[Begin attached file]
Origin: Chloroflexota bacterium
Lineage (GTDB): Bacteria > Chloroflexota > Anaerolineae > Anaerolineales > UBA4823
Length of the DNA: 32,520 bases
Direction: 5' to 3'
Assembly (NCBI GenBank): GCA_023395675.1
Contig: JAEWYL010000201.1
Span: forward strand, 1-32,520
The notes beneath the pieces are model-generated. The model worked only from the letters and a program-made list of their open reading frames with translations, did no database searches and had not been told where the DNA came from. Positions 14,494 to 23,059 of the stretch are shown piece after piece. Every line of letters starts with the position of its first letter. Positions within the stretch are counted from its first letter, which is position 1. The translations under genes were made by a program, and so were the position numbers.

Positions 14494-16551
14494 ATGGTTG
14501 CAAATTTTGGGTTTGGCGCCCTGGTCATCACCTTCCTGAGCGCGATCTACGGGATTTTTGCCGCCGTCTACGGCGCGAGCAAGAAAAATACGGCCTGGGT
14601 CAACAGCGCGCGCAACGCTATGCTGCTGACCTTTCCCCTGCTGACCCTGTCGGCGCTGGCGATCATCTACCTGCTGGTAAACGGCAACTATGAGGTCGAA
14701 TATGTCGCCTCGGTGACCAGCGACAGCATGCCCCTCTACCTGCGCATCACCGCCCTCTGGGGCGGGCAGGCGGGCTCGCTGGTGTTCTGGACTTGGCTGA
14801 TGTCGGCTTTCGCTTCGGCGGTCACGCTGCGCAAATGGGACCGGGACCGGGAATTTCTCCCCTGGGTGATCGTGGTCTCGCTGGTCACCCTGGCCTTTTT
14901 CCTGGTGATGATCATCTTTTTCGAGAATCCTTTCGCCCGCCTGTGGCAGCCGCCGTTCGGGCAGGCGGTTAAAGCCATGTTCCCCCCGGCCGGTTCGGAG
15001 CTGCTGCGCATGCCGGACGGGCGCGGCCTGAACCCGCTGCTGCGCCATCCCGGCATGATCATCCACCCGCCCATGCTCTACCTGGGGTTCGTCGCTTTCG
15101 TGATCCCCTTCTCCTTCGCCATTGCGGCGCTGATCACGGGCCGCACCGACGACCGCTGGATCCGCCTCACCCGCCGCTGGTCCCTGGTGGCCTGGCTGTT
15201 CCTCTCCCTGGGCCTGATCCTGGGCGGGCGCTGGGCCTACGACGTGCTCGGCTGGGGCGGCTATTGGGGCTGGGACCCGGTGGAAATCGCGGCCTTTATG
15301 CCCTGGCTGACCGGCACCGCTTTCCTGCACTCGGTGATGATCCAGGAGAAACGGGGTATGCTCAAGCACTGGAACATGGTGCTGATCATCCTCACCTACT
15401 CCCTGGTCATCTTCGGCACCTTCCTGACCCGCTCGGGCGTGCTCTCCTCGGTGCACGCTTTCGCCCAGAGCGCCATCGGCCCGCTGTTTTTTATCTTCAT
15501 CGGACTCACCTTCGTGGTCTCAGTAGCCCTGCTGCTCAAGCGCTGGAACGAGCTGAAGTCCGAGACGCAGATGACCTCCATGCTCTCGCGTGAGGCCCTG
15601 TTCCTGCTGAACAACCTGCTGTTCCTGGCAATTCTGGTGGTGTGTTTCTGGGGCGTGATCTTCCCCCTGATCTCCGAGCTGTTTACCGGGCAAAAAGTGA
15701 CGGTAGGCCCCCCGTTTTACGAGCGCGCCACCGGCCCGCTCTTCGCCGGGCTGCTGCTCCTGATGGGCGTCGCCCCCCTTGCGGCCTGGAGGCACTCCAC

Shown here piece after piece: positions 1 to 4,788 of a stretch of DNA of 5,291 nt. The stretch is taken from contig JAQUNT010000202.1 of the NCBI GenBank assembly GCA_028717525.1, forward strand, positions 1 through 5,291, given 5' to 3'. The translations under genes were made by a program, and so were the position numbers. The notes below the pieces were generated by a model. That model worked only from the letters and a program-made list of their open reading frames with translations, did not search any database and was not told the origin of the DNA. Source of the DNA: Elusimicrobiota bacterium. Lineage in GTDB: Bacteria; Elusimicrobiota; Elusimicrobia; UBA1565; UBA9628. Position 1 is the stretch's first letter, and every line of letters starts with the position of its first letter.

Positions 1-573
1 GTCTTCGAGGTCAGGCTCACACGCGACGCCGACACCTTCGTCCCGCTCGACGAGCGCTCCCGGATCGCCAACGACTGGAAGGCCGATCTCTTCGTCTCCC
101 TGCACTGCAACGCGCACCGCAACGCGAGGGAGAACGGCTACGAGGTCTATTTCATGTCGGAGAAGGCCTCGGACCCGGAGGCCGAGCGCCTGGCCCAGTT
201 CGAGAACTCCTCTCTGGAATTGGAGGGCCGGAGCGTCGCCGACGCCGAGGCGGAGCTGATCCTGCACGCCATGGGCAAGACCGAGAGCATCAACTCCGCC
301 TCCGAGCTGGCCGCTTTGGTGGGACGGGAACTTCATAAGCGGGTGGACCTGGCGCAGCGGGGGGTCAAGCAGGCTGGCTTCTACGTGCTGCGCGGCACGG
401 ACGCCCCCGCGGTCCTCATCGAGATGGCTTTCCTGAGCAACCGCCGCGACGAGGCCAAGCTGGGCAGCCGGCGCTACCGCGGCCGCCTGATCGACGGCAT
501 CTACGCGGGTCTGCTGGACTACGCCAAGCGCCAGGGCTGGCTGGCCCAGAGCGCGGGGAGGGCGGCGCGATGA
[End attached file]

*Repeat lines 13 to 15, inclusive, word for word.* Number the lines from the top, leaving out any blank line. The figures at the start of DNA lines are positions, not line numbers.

14701 TATGTCGCCTCGGTGACCAGCGACAGCATGCCCCTCTACCTGCGCATCACCGCCCTCTGGGGCGGGCAGGCGGGCTCGCTGGTGTTCTGGACTTGGCTGA
14801 TGTCGGCTTTCGCTTCGGCGGTCACGCTGCGCAAATGGGACCGGGACCGGGAATTTCTCCCCTGGGTGATCGTGGTCTCGCTGGTCACCCTGGCCTTTTT
14901 CCTGGTGATGATCATCTTTTTCGAGAATCCTTTCGCCCGCCTGTGGCAGCCGCCGTTCGGGCAGGCGGTTAAAGCCATGTTCCCCCCGGCCGGTTCGGAG